Historian Thomas Crow Talks Pop Art and Counterculture | Live Culture
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Saturday, March 26, 2016

Historian Thomas Crow Talks Pop Art and Counterculture

Posted By on Sat, Mar 26, 2016 at 4:24 PM

click to enlarge "LOVE," screenprint by Robert Indiana (multiplied by 6) - COURTESY OF FLEMING MUSEUM
  • Courtesy of Fleming Museum
  • "LOVE," screenprint by Robert Indiana (multiplied by 6)
In conjunction with current show "Pop Art Prints," renowned art historian, author and New York University professor Thomas Crow spoke at the Fleming Museum of Art on Wednesday, March 23. His talk was titled "Painting, Print, Poster, Album Cover: Pop Reproductions and the Counter-Culture" and focused on two images that have become ubiquitous since their creation in the 1960s. An incarnation of one of these is included in the exhibition: Robert Indiana's "Love" print. 

The second image was "Viva Che," a poster that Irish artist Jim Fitzpatrick completed in 1968, following the Argentine revolutionary's death in October 1967. Crow asserted that the image has "never been out of view since." Fitzpatrick adapted his iconic emblem, which Crow asserted as "indebted to Warhol," from the "Guerrillero Heroico" photo taken of Che by Alberto Korda in 1960.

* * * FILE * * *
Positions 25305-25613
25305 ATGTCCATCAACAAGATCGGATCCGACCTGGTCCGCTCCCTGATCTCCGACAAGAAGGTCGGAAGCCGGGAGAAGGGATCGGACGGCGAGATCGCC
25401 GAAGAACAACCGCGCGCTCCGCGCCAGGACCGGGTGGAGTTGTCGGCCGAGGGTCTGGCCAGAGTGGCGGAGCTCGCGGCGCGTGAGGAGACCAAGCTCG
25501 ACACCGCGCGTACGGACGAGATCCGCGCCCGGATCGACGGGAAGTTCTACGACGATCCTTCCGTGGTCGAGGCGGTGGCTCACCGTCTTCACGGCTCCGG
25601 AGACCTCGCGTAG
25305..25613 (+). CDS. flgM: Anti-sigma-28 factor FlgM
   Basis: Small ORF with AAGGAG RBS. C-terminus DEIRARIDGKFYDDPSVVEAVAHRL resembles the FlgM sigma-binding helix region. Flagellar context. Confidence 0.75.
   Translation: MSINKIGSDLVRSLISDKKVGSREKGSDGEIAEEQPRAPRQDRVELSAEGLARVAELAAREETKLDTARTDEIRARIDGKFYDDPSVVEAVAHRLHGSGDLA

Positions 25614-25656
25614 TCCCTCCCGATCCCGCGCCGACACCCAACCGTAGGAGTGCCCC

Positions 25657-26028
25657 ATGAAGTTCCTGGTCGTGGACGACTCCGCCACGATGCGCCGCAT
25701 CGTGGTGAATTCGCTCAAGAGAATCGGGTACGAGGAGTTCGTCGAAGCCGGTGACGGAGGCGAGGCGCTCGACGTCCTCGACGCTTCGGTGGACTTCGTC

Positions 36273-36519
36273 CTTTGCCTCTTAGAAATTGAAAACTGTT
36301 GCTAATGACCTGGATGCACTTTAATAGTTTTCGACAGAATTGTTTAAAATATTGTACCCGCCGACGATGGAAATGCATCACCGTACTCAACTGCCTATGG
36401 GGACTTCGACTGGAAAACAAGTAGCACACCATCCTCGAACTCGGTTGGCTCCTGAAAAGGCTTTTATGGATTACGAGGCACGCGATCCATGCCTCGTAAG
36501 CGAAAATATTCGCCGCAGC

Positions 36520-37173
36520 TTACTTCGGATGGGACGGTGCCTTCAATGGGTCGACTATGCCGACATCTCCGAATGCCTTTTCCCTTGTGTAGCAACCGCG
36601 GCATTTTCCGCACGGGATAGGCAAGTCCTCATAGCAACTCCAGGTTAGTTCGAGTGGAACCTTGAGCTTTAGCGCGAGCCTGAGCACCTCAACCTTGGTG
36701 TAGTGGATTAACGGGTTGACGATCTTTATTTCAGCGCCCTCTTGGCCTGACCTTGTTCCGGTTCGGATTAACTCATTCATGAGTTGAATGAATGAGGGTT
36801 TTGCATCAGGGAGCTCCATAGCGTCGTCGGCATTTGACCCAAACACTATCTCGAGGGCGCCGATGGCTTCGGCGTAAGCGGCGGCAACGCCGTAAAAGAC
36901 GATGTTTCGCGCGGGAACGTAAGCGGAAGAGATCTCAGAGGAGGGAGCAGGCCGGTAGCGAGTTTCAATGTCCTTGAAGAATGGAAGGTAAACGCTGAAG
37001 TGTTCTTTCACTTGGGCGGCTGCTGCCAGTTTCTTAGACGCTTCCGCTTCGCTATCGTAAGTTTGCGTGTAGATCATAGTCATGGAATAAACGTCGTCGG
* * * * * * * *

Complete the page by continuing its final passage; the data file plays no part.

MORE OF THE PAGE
click to enlarge Installation shot of "Pop Art Prints" - COURTESY OF FLEMING MUSEUM
  • Courtesy of Fleming Museum
  • Installation shot of "Pop Art Prints"
What ensued was an explication of each image's history and their shared relationships. Crow touched upon the San Francisco "poster wave," the covers of Opus International by Polish artist Roman Cieślewicz and the poster for the 1964 documentary The Endless Summer. 

click to enlarge Thomas Crow - COURTESY OF FLEMING MUSEUM
  • Courtesy of Fleming Museum
  • Thomas Crow
Crow's tone was thoroughly academic — no chirpy TedTalk incredulousness here. With ample detail, he delivered a firm, assertive argument that  "LOVE" and "Viva Che" both used pop-art aesthetics to address the decade's conflicts — the former for first-world student rebellions, the latter for third-world national struggles. 

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About The Author

Rachel Elizabeth Jones

Rachel Elizabeth Jones

Rachel is an arts staff writer at Seven Days. She writes from the intersections of art, visual culture and anthropology, and has contributed to The New Inquiry, The LA Review of Books and Artforum, among other publications.

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